Corneal integrity is critical for normal vision. The cornea epithelium, located on the anterior eye, is constantly exposed to chemical and physical insults. A rapid and efficient healing from those environmental damages is necessary to maintain a normal vision; this healing process is precisely coordinated by a serial of highly controlled events, such as cell migration, proliferation, and differentiation, which are mediated through several growth factors and molecular signaling pathways. In the current investigation, we showed that the Notch signaling pathway was important for modulation of the wounding response. Overexpression of active NICD allowed the corneal epithelial cells to respond to wounding more rapidly and promoted an earlier and quicker cell proliferation response by the transgenic cornea, as compared to the WT cornea epithelium.

The Notch signaling pathway is critical for cell fate decisions during development and wound healing [6]. Activation of Notch signaling in keratinocytes is sufficient to cause cell cycle withdrawal and trigger terminal differentiation [13]. Interestingly, overexpression of active NICD in corneal epithelium in vivo did not cause significant abnormality in corneal epithelial proliferation and differentiation under normal physiologic condition. However, the enhanced Notch activity efficiently promoted the corneal wound healing by stimulation of a rapid early cell proliferation. This finding was in agreement with previous studies showing that inhibition of Notch activity in mice significantly delayed the healing of dermal wounds, and activation of Notch activity in vivo boosted wound repairing [14]. Our data suggest that Notch signaling plays a beneficial role in corneal epithelial debridement wound healing by increasing transient cell proliferation.

The mechanism by which Notch contributes to cell proliferation remains elusive and Notch displays dichotomous functional activities, promoting both proliferation and growth arrest. It has been reported that activation of Notch signaling in keratinocytes is sufficient to cause cell cycle withdrawal through the induction of p21 and promote the entry of terminal differentiation in the intermediate epidermal layers [13]. However, the effects of Notch on cell proliferation appear to be dependent on tissue and dosage. In the corneal wound model, Hes1 expression has been associated with the cell proliferation activity in vivo, while overexpression of Hes1 in a 3D corneal culture model was shown to suppress cell proliferation [7]. Moreover, dose-dependent induction of distinct phenotypic responses to Notch pathway activation was observed in mammary epithelial cells [15]. The expression of a constitutively active NICD was found to induce two distinct types of 3D structures of MCF-10A mammary epithelial cells: large, hyperproliferative structures and small, growth-arrested structures with reduced cell-to-matrix adhesion [15]. High Notch activity caused down-regulation of multiple matrix-adhesion genes and inhibition of proliferation, whereas low Notch activity maintained matrix adhesion and provoked a strong hyperproliferative response. In cornea wound healing model, we observed the induced Notch1 activity associated with cell proliferation activity in the cornea epithelium, indicating that Notch1 plays an important role in inducing corneal epithelial cell proliferation. However, overexpression of NICD does not affect the normal corneal epithelial proliferation, suggesting that other wounding response factors may contribute to the sensitivity of cells responding to Notch activity.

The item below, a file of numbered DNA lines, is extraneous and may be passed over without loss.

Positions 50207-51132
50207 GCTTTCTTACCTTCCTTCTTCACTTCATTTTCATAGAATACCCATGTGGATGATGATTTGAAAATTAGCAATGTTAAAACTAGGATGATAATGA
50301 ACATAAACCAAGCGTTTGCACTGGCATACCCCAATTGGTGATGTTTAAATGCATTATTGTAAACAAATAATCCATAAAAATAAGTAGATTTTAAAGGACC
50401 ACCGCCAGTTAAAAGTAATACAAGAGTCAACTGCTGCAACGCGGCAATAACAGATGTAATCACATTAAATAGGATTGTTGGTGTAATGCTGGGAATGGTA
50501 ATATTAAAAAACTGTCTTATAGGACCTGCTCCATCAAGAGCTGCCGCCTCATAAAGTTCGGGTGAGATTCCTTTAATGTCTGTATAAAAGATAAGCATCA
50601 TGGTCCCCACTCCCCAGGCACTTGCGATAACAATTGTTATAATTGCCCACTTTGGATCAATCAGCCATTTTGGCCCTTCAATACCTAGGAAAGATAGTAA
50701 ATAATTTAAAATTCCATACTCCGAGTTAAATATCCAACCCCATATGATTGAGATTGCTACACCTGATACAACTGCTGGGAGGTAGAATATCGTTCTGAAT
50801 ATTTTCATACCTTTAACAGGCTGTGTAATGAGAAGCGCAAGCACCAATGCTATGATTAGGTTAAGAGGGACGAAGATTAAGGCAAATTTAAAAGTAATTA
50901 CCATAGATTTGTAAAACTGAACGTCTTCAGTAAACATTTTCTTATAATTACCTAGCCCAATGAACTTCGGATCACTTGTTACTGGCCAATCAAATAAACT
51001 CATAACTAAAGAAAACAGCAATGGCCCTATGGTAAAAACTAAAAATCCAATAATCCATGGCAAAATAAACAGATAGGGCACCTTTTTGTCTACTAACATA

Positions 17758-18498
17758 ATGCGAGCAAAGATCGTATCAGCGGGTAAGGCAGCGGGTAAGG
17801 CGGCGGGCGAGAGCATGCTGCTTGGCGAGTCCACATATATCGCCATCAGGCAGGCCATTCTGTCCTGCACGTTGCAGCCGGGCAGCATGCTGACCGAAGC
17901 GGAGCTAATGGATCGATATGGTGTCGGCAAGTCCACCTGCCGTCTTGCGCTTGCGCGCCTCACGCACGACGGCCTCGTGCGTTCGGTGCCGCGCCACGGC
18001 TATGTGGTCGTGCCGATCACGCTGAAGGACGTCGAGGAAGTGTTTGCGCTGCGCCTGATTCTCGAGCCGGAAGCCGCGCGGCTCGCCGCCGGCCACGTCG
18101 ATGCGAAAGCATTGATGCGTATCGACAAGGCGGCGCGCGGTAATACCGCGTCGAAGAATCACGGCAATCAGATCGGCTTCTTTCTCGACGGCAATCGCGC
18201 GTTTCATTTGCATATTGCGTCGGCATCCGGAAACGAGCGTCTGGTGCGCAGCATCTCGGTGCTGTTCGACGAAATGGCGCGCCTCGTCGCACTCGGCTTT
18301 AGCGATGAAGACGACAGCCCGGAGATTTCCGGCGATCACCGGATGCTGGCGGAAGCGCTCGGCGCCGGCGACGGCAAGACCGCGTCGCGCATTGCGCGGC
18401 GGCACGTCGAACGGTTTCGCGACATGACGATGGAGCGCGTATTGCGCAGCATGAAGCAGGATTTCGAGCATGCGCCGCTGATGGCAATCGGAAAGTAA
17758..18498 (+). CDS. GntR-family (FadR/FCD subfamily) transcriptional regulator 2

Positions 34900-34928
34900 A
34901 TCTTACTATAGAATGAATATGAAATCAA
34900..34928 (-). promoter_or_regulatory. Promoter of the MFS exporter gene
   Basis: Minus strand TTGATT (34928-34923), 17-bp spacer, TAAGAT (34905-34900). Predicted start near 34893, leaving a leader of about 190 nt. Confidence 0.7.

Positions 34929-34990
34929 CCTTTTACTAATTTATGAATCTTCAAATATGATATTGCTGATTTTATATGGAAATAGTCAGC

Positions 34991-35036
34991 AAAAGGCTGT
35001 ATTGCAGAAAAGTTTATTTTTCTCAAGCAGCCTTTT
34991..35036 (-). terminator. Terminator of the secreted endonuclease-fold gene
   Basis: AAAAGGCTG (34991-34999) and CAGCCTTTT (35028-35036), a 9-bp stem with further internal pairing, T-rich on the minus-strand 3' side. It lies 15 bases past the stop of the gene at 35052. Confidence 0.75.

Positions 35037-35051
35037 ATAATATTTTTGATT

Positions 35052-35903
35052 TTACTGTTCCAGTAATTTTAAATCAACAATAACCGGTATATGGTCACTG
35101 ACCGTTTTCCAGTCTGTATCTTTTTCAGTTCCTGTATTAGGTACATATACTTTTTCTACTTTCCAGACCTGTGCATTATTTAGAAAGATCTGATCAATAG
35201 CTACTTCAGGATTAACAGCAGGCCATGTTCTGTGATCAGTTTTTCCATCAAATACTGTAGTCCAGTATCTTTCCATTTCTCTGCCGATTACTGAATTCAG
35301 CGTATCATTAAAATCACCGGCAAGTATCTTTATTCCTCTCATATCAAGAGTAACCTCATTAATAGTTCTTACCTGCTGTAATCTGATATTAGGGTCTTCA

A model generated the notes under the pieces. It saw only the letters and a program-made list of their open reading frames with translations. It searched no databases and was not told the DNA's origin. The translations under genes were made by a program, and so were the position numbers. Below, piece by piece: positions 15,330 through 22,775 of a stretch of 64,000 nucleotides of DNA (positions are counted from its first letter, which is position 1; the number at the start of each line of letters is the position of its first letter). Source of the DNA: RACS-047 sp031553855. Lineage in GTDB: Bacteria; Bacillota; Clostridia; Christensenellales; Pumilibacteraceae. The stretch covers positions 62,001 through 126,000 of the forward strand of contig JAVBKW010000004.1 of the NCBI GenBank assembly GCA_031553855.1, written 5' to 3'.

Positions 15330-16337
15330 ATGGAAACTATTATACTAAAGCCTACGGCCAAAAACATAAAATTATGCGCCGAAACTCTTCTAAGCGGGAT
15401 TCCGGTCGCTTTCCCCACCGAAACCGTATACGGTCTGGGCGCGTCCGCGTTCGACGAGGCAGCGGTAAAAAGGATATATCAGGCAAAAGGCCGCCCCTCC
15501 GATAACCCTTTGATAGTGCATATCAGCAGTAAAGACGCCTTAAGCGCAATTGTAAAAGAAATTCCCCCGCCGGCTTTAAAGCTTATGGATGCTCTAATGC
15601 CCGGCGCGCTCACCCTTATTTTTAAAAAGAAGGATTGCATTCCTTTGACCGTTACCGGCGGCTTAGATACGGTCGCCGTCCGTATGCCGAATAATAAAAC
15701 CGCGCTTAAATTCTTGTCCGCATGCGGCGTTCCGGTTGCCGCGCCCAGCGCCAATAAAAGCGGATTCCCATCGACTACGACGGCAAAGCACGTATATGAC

This study was supported by National Eye Institute grant R01-EY019891. The authors also thank Research to Prevent Blindness for general support to the department, and the Histocore in the department for tissue processing.


  1. Lu L, Reinach PS, Kao WW. Corneal epithelial wound healing. Exp Biol Med (Maywood). 2001; 226:653-64. [PMID: 11444101]
  2. Yu FS, Yin J, Xu K, Huang J. Growth factors and corneal epithelial wound healing. Brain Res Bull. 2010; 81:229-35. [PMID: 19733636]
  3. Bray SJ. Notch signalling: a simple pathway becomes complex. Nat Rev Mol Cell Biol. 2006; 7:678-89. [PMID: 16921404]
  4. Ma A, Boulton M, Zhao B, Connon C, Cai J, Albon J. A role for notch signaling in human corneal epithelial cell differentiation and proliferation. Invest Ophthalmol Vis Sci. 2007; 48:3576-85. [PMID: 17652726]
  5. Djalilian AR, Namavari A, Ito A, Balali S, Afshar A, Lavker RM, Yue BY. Down-regulation of Notch signaling during corneal epithelial proliferation. Mol Vis. 2008; 14:1041-9. [PMID: 18552977]
  6. Vauclair S, Majo F, Durham AD, Ghyselinck NB, Barrandon Y, Radtke F. Corneal epithelial cell fate is maintained during repair by Notch1 signaling via the regulation of vitamin A metabolism. Dev Cell. 2007; 13:242-53. [PMID: 17681135]
  7. Nakamura T, Ohtsuka T, Sekiyama E, Cooper LJ, Kokubu H, Fullwood NJ, Barrandon Y, Kageyama R, Kinoshita S. Hes1 regulates corneal development and the function of corneal epithelial stem/progenitor cells. Stem Cells. 2008; 26:1265-74. [PMID: 18292208]
  8. Dassule HR, Lewis P, Bei M, Maas R, McMahon AP. Sonic hedgehog regulates growth and morphogenesis of the tooth. Development. 2000; 127:4775-85. [PMID: 11044393]
  9. Murtaugh LC, Stanger BZ, Kwan KM, Melton DA. Notch signaling controls multiple steps of pancreatic differentiation. Proc Natl Acad Sci USA. 2003; 100:14920-5. [PMID: 14657333]
  10. Stepp MA, Zhu L. Upregulation of alpha 9 integrin and tenascin during epithelial regeneration after debridement in the cornea. J Histochem Cytochem. 1997; 45:189-201. [PMID: 9016309]
  11. Xin Y, Lu Q, Li Q. IKK1 control of epidermal differentiation is modulated by notch signaling. Am J Pathol. 2011; 178:1568-77. [PMID: 21435444]
  12. Blanpain C, Lowry WE, Pasolli HA, Fuchs E. Canonical notch signaling functions as a commitment switch in the epidermal lineage. Genes Dev. 2006; 20:3022-35. [PMID: 17079689]
  13. Rangarajan A, Talora C, Okuyama R, Nicolas M, Mammucari C, Oh H, Aster JC, Krishna S, Metzger D, Chambon P, Miele L, Aguet M, Radtke F, Dotto GP. Notch signaling is a direct determinant of keratinocyte growth arrest and entry into differentiation. EMBO J. 2001; 20:3427-36. [PMID: 11432830]
  14. Chigurupati S, Arumugam TV, Son TG, Lathia JD, Jameel S, Mughal MR, Tang SC, Jo DG, Camandola S, Giunta M, Rakova I, McDonnell N, Miele L, Mattson MP, Poosala S. Involvement of notch signaling in wound healing. PLoS ONE. 2007; 2:e1167 [PMID: 18000539]
  15. Mazzone M, Selfors LM, Albeck J, Overholtzer M, Sale S, Carroll DL, Pandya D, Lu Y, Mills GB, Aster JC, Artavanis-Tsakonas S, Brugge JS. Dose-dependent induction of distinct phenotypic responses to Notch pathway activation in mammary epithelial cells. Proc Natl Acad Sci USA. 2010; 107:5012-7. [PMID: 20194747]